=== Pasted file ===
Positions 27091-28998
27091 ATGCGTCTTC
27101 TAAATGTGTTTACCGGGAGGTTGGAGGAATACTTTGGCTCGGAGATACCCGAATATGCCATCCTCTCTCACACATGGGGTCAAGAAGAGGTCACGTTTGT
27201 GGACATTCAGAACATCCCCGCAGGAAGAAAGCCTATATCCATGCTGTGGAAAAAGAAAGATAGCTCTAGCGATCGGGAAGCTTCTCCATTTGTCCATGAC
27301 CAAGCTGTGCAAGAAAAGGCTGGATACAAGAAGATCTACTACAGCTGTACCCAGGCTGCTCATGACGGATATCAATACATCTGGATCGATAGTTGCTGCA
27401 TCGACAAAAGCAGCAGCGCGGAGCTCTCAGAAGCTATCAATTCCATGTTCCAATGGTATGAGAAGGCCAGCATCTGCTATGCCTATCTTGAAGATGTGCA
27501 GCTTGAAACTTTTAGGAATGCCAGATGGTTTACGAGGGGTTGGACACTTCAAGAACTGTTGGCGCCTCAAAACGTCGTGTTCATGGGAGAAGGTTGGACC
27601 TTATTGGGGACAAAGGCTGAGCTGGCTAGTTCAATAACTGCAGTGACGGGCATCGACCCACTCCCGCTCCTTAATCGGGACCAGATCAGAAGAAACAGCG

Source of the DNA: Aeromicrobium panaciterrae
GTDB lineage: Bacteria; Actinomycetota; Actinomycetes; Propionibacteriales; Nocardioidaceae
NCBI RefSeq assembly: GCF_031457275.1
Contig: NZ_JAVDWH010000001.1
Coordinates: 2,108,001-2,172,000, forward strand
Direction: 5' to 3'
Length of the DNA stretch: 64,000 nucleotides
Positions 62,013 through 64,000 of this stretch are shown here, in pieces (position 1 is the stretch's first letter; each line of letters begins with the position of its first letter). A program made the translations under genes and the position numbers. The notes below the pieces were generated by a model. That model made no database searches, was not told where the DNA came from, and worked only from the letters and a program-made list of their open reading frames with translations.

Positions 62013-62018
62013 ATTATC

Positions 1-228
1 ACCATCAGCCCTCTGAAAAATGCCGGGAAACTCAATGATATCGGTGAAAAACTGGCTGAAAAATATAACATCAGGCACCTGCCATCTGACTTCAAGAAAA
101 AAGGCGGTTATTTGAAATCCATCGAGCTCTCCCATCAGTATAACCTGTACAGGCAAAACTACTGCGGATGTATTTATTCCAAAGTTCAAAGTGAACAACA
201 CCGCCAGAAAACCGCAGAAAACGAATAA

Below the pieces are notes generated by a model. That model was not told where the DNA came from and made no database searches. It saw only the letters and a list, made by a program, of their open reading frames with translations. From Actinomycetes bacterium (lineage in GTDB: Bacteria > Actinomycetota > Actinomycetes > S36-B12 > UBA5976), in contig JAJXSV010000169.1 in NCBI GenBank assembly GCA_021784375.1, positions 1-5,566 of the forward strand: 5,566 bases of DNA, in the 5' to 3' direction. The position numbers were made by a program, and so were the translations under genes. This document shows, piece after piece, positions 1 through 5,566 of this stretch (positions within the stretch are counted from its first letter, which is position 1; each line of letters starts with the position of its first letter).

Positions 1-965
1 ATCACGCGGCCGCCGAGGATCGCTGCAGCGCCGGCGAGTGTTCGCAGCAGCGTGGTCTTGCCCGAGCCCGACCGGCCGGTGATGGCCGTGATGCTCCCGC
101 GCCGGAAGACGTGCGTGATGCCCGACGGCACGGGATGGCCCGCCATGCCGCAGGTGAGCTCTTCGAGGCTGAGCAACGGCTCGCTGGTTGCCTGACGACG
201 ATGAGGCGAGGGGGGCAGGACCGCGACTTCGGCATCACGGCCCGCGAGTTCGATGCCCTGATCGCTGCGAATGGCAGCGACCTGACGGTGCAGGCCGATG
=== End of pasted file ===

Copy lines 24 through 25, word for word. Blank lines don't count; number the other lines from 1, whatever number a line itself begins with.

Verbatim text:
Positions 1-965
1 ATCACGCGGCCGCCGAGGATCGCTGCAGCGCCGGCGAGTGTTCGCAGCAGCGTGGTCTTGCCCGAGCCCGACCGGCCGGTGATGGCCGTGATGCTCCCGC